The element in South Africa’s deadlocked racial conflict that may turn out to be the most important is the very one that Washington has chosen to ignore—the guerrillas of the exiled African National Congress (ANC). While the Reagan administration has repeatedly urged close US involvement with the white regime as the best way to promote change in South African racial policies, it has refused any sort of contact with the ANC. Yet by ignoring the ANC’s growing power and position, and the unprecedented support it now enjoys from South Africa’s increasingly militant black majority, the United States risks finding itself stranded on one edge of that country’s widening racial chasm, tied to the wrong allies for the wrong reasons against the wrong odds.
In South Africa, it is virtually impossible to ignore the ANC. The government in Pretoria relentlessly denounces the group and its leaders. Large demonstrations erupt at the funerals of ANC guerrillas. ANC attacks against government power plants and police stations—and, most recently, the country’s air force headquarters in Pretoria—have grown rapidly in both scale and effect, and security precautions have become increasingly visible throughout the country. Although it is illegal for South Africans to possess ANC publications, the group’s colors and anthem have become emblems of black resistance and solidarity within the country, and have been adopted in various forms by groups attempting to gain political legitimacy among blacks. The ANC slogan “Amandla!” (Zulu for “Power!”) has become a widespread expression of defiance against the current regime. And many whites as well as blacks admit that if free multiracial elections were held today, Nelson Mandela, the jailed ANC leader, would easily defeat any other potential presidential candidate, white or black.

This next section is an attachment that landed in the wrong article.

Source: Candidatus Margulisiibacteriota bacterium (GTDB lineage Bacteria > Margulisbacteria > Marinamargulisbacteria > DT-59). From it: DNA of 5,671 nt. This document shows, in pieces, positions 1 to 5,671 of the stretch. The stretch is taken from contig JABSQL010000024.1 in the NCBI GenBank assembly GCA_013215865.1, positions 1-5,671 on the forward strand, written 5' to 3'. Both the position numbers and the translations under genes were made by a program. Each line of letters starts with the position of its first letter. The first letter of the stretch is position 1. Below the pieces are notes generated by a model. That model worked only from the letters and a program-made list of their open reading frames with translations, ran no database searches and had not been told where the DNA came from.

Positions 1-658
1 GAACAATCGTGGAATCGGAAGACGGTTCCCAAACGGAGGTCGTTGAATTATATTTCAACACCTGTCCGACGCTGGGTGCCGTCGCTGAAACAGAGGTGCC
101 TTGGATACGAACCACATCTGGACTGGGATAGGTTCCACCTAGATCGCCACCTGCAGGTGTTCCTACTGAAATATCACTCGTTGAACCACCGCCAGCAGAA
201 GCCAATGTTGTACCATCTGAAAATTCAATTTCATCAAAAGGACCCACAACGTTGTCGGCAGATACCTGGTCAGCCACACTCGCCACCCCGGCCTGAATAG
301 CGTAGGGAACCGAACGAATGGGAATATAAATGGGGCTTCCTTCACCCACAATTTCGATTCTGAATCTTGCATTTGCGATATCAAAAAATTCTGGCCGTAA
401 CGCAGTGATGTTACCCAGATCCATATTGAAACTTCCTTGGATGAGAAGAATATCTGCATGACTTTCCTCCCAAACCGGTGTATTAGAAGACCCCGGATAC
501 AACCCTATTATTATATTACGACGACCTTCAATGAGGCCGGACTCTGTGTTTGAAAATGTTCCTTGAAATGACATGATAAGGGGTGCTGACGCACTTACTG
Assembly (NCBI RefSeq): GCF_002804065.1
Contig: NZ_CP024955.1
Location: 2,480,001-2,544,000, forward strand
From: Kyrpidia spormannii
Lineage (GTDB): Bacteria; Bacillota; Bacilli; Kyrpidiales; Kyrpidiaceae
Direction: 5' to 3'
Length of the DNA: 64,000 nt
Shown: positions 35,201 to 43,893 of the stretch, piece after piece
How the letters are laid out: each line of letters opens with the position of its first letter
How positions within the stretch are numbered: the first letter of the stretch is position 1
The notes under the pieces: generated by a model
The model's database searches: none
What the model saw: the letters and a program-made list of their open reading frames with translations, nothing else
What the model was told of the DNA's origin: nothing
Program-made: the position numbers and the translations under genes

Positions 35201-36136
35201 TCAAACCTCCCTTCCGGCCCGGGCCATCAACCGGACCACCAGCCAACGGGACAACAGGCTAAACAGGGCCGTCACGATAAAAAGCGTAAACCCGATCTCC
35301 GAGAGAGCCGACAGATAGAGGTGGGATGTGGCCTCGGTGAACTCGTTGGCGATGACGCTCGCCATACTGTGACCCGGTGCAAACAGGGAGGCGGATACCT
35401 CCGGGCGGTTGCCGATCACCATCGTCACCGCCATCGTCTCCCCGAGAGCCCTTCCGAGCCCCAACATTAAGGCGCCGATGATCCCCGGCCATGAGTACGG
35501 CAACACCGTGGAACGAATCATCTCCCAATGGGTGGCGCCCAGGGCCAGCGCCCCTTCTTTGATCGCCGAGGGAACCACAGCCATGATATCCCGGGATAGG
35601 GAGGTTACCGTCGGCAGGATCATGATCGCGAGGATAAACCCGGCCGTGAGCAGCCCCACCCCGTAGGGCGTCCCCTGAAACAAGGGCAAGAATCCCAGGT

Mandela, now sixty-five, has been in prison since 1963, when he was captured by police after leading the ANC in its first attempts at armed resistance to white rule. A former Johannesburg lawyer and gifted orator, he enjoyed broad personal popularity as ANC president before his arrest, and during his long confinement has become a virtual legend throughout black Africa as a symbol of the fight against apartheid. From Pollsmoor Prison outside Cape Town, where he shares a cell with other leading ANC figures, Mandela retains important influence over broad ANC policy. But the group’s activities and its tactics are decided at its exile headquarters in Lusaka, Zambia, by a collective leadership chaired by Mandela’s former law partner, Oliver Tambo.
Recently, I traveled to southern Africa to meet with Tambo and other ANC officials in Zambia, and to discuss the ANC with a range of other leaders, both black and white, in South Africa itself. The group’s headquarters in Lusaka had recently been enlarged and the visitor has to make his way through the construction debris around it. When I asked Tambo about his organization’s growing visibility, he said, “The regime is on the offensive, we’re on the…
This article is available to online subscribers only.
Please choose from one of the options below to access this article:
Purchase a print premium subscription (20 issues per year) and also receive online access to all all content on nybooks.com.
Purchase an Online Edition subscription and receive full access to all articles published by the Review since 1963.
Purchase a trial Online Edition subscription and receive unlimited access for one week to all the content on nybooks.com.